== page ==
Indeed, as "incomer" to fictional Swainsdale (a composite, Robinson says, of the four main Yorkshire Dales), Banks is well positioned to see more clearly than longtime residents both its quixotic regional characteristics, such as the wry taciturnity of those raised in the Dales, and the simultaneous ways in which even remote Yorkshire is being invaded and eroded by the electronic juggernaut that is American popular culture. Tourism has become the main industry in Swainsdale, bringing trailer parks, campsites, snack bars, and tarted-up pubs to a town traditionally known for its ancient cross, its Norman church, and its Roman ruins. Against these relics of earlier invasions of Britain, Banks links the current importation of all things American (from the wearing of expensive hiking gear to the yuppie-style renovations of venerable Dales farmhouses) to an increase in violent crime in the Dales.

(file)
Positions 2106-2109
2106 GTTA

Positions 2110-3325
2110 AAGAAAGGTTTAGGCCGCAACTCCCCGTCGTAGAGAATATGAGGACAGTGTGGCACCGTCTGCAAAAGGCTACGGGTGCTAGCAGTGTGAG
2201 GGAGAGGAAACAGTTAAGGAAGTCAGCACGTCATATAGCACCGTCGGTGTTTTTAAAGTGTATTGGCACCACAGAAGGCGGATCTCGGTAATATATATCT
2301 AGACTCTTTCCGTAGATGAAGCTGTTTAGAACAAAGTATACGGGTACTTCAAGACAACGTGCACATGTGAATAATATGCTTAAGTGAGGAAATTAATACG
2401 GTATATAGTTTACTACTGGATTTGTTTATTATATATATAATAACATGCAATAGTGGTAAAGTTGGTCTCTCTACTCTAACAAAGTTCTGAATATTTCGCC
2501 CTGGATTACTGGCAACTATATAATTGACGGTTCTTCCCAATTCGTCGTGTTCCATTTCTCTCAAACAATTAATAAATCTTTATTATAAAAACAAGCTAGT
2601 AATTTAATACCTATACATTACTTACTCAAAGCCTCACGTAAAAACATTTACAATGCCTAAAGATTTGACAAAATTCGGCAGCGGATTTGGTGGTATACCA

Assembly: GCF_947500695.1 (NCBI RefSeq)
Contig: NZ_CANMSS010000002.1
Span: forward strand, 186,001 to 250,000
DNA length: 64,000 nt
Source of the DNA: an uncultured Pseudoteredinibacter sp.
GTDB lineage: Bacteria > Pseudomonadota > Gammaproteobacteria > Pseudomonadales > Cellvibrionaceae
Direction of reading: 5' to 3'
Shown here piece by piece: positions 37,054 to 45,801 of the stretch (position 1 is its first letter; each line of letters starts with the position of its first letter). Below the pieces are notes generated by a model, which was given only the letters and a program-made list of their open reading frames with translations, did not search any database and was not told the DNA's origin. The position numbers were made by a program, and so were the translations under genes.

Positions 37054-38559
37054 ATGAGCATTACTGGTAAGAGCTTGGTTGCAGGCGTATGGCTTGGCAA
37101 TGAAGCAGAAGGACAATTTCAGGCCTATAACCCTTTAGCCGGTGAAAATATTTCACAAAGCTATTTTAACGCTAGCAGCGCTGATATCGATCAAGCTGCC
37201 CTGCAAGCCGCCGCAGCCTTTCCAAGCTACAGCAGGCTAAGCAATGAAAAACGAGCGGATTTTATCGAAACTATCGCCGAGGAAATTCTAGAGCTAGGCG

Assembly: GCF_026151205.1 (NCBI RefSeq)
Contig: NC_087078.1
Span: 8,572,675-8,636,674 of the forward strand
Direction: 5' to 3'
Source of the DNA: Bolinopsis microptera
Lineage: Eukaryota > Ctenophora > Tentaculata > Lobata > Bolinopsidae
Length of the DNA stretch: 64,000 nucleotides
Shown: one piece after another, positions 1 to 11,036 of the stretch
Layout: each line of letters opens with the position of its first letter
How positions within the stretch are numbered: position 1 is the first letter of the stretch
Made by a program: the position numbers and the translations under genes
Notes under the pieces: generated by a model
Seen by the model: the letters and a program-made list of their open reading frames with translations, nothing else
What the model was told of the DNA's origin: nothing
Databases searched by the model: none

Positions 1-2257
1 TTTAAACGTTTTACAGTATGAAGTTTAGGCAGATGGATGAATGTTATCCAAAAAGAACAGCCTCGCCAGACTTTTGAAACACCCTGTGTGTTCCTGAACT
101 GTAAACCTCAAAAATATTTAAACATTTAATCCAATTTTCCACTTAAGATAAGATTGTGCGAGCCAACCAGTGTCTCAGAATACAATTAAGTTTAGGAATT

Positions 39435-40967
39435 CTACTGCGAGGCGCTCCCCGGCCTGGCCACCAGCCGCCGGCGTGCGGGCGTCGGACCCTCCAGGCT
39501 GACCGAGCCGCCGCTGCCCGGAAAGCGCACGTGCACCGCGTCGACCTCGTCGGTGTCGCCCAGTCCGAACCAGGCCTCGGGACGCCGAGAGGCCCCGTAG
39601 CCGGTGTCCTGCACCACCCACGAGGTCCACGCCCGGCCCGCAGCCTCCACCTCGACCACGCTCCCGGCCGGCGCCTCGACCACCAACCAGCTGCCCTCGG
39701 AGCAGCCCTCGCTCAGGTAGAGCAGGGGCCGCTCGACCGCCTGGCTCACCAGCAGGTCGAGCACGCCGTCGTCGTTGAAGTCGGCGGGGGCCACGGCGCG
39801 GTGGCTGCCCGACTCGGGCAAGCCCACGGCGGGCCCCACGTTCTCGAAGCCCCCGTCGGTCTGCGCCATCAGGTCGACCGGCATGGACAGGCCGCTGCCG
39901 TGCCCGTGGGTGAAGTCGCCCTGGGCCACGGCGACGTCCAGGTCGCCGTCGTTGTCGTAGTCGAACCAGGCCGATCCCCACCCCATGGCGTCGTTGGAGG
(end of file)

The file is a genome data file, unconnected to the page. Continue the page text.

Yet the real danger that Banks points to is less the ubiquity of American popular culture and the inevitable urbanization of northern England than the habits and habits of mind that such changes signal. Swainsdale is moments by car from the cities of Leeds, Bradford, and York and no longer immune to the instant pleasures of contemporary city life, from fast food to satellite broadcasts to anonymous sex and its aftermath. Throw-away gratification is certainly an affront to traditional Yorkshire values of perseverance, deferral, and endurance. But the larger danger, Robinson suggests, is the way that electronic or "virtual" cultures increasingly blunt our capacity for thought and, especially, for separating illusion from reality.